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10

Gary Lineker

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Born: 30 November 1960 (Leicester, England)

Gary Lineker

1989-1992
Appearances: 138. Goals: 80.
FA Cup winner 1991
Football Writers’ Association Footballer of the Year, 1991/92

One of the greatest goalscorers the game has seen and third in England’s all-time international list, Gary Lineker was an instinctive forward, lethal in and around the box. As a Spur, he had a stunning strike rate, hitting the net at a rate of better than a goal every other game.

Making his name at his local club Leicester City, Lineker spent seven years at Filbert Street firing home over a century of goals and playing over 200 games for the Foxes.

He moved onto Everton in 1985 and hit the target 40 times during the 1985/86 campaign, including a goal in the all-Merseyside FA Cup Final (won by Liverpool). He was named both the PFA and FWA Player of the Year. In the post season, he headed to the World Cup finals with England and lifted the Golden Boot at the tournament, helping his nation to the quarter-finals. His performances in Mexico sparked the interests of Spanish giants Barcelona and triggered a move to the European mainland.

Signed by Terry Venables, and later playing under the tactical genius of Johann Cruyff, the forward continued to grow as a player at the Catalan club and he opened his silverware collection there as well, picking up winners’ medals in the Spanish Cup and Cup Winners’ Cup while at Camp Nou.

After three years in the Spanish sun however, he decided to hook up again with Venables, this time at White Hart Lane. Immediately creating a productive partnership with the creative talent of Paul Gascoigne, Gary flourished in his first campaign with us and went on to score 24 goals, finishing as the First Division’s top scorer for the 1989/90 season - the third time he had picked up the award having also achieved it while with Leicester and Everton. He finished each of his three seasons with us as the Club’s top scorer.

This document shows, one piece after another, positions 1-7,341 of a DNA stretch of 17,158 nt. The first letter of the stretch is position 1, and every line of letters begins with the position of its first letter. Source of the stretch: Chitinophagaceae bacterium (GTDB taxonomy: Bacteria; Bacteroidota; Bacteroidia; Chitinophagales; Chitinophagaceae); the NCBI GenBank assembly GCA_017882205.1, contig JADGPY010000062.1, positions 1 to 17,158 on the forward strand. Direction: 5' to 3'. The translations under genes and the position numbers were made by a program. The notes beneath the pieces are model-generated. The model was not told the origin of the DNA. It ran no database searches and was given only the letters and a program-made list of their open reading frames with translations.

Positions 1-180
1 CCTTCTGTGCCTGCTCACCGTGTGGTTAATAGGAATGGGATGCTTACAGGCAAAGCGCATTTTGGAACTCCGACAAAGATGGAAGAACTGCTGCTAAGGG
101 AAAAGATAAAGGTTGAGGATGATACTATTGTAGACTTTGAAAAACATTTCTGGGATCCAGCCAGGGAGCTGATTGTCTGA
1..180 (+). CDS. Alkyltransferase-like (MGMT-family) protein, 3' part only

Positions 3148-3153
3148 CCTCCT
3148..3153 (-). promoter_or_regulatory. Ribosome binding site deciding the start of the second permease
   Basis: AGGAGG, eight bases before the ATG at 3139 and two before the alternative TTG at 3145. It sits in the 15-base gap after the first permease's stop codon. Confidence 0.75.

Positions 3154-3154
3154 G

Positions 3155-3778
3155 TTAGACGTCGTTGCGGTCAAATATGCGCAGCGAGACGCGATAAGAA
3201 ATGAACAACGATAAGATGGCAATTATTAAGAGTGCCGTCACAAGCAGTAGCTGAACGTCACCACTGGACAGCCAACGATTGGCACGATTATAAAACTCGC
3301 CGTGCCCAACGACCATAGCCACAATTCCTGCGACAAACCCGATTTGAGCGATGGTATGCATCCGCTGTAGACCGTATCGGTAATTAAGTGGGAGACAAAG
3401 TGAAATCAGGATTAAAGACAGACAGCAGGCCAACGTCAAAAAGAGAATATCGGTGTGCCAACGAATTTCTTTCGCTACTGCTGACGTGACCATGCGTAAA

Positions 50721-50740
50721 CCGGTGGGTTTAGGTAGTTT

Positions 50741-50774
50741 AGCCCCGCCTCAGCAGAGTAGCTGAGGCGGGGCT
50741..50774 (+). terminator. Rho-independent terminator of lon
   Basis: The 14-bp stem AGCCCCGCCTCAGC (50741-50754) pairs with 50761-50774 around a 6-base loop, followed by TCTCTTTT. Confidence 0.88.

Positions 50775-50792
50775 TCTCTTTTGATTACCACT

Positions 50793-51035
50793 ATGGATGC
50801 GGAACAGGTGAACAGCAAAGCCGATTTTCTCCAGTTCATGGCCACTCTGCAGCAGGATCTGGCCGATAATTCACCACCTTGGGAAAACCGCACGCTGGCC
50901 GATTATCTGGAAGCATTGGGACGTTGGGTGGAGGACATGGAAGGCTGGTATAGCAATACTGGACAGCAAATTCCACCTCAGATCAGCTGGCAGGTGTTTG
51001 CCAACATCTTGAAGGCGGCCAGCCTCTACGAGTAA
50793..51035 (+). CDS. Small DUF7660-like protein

Having starred alongside Gazza in England’s run to the World Cup semi-finals in Italy, the pair went about bringing silverware back to Spurs, and did so in spectacular style. Gazza was the inspiration behind the run and Lineker scored twice in our famous 3-1 win against double-chasing Arsenal in the first semi-fjnal at Wembley.

The final looked to be going against Gary, Gazza and the team. Gazza suffered a serious knee injury just 10 minutes in while Gary had a goal ruled out for offside and missed a penalty in the first half as Forest forged ahead. However, we turned it around via Paul Stewart and Des Walker’s own goal to lift the trophy for the first time since 1982 – Lineker’s first trophy in English football.

The following year, he found the net a further 28 times in just 35 games for us, with his last goal coming in his final appearance for the Club - a 3-1 defeat to Manchester United at Old Trafford - before he moved onto pastures new with a different challenge as he joined J-League side Japanese Grampus Eight.

Gary retired in 1994, and began work in the media and remains a familiar face to millions of football fans as presenter of Match of the Day and host of BT Sport's Champions League coverage.